As I’ve moved into academia, I’ve discovered there’s often a disconnect between academia and museum practice (to take an example I know well), and that their different ways of working can make connecting difficult, even before they try to actually collaborate. But it’s worth it because the reward is more relevant, cutting-edge research that directly benefits practitioners in the relevant fields and has greater potential impact.

I tend to focus on engagement through participation and crowdsourcing, but engagement can be as simple as blogging about your work in accessible terms: sharing the questions that drive your research, how you’ve come to some answers, and what that means for the world at large; or writing answers to common questions from the public alongside journal articles.

Plan it

For a long time, museums worked with two publics: visitors and volunteers. They’d ask visitors what they thought in ‘have your say’ interactives, but to be honest, they often didn’t listen to the answers. They’d also work with volunteers but sometimes they valued their productivity more than they valued their own kinds of knowledge. But things are more positive these days – you’ve already heard a lot about crowdsourcing as a key example of more productive engagement.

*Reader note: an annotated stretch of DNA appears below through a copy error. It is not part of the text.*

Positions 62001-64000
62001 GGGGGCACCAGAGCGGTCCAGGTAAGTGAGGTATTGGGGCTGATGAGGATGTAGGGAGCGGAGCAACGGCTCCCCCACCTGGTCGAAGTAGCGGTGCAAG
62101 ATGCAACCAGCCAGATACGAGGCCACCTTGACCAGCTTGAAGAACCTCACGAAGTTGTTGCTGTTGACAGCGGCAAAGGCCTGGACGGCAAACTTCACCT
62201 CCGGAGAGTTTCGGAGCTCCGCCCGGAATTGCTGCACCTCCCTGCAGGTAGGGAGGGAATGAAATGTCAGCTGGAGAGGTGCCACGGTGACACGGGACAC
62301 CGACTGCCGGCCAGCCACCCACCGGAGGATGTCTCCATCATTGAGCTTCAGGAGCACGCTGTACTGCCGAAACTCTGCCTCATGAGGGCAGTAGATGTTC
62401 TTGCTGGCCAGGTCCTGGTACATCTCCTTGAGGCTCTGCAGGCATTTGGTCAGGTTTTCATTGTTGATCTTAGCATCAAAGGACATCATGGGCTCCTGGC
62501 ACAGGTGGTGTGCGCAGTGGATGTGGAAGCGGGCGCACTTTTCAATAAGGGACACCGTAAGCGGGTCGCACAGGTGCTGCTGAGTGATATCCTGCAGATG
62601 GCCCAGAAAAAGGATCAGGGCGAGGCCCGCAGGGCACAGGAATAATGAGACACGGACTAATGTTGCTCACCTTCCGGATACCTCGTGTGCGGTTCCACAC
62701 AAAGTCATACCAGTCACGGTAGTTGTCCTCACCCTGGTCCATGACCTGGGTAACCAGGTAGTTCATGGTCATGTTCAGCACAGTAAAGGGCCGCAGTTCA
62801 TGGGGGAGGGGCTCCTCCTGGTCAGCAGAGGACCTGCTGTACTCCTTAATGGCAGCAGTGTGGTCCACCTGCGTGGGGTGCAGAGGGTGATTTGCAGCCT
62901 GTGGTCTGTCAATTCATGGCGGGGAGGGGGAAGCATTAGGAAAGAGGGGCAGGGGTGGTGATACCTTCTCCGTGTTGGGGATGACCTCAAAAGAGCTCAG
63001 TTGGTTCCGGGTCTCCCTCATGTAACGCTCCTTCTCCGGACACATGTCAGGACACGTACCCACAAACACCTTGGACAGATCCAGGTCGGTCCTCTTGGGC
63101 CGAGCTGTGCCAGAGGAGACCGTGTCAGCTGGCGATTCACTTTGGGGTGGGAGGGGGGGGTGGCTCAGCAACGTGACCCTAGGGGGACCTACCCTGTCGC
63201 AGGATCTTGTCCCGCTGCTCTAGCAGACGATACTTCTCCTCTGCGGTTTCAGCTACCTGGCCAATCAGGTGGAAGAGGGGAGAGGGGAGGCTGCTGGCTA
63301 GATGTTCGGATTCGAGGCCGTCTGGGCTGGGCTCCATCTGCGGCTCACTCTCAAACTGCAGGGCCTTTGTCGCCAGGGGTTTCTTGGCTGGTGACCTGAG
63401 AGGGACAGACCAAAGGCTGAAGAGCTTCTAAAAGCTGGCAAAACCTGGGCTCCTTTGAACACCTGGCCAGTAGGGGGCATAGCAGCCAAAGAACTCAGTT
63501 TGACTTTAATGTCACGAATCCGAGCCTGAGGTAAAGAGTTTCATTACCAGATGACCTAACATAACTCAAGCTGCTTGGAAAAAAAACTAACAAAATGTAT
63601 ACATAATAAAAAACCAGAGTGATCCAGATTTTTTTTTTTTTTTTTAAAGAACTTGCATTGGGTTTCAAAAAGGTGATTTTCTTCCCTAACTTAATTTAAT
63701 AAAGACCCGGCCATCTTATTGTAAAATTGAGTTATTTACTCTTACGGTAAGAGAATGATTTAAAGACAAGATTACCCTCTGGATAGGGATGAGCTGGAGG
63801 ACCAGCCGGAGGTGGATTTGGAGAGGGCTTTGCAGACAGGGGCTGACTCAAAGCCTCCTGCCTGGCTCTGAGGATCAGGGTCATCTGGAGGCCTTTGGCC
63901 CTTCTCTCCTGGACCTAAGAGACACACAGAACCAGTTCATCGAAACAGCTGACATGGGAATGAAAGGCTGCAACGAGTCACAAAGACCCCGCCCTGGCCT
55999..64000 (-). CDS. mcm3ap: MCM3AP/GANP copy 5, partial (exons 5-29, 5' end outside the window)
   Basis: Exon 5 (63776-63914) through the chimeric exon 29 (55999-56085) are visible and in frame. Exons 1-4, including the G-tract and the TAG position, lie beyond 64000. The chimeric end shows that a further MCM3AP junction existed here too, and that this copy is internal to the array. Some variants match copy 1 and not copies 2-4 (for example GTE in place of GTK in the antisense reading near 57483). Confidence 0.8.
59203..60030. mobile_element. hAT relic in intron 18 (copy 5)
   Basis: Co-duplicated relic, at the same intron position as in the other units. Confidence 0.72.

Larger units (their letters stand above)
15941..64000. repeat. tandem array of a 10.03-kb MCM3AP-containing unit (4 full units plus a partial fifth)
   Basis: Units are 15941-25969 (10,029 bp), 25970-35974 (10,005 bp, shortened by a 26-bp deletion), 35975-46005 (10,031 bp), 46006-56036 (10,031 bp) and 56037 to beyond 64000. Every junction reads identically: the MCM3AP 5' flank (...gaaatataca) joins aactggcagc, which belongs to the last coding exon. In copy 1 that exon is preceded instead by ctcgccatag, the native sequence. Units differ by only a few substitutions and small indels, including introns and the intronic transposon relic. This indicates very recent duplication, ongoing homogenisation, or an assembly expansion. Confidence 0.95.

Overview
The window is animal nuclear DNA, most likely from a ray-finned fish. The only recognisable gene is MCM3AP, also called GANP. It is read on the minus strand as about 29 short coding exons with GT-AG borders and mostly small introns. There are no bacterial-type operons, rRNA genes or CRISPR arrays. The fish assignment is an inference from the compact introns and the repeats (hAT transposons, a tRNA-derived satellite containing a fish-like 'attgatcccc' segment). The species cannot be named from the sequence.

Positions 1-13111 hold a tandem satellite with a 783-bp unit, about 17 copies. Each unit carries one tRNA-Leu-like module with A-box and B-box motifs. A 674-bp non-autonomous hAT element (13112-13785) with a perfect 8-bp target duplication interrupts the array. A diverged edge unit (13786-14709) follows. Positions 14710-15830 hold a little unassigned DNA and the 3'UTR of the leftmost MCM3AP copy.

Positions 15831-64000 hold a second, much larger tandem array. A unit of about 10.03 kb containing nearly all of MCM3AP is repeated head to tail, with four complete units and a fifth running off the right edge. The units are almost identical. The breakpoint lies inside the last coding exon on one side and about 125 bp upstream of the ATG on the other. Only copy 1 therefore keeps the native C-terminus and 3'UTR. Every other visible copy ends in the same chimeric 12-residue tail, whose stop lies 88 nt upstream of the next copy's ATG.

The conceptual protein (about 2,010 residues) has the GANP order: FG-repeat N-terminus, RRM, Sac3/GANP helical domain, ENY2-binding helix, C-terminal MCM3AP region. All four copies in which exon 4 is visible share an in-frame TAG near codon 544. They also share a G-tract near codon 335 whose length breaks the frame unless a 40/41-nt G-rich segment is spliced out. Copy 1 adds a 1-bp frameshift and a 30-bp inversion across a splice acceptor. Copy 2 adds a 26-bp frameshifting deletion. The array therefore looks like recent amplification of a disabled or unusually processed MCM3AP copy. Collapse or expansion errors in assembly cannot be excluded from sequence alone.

Public engagement works better when it’s incorporated into a project from the start. Museums are exploring co-curation – working with the public to design exhibitions. Museums are recognising that they can’t know everything about a subject, and figuring out how to access knowledge ‘out there’ in the rest of the world. In the Oramics project at the Science Museum (e.g. Oramics to Electronica or Engaging enthusiasts online), electronic musicians were invited to co-curate an exhibition to help interpret an early electronic instrument for the public.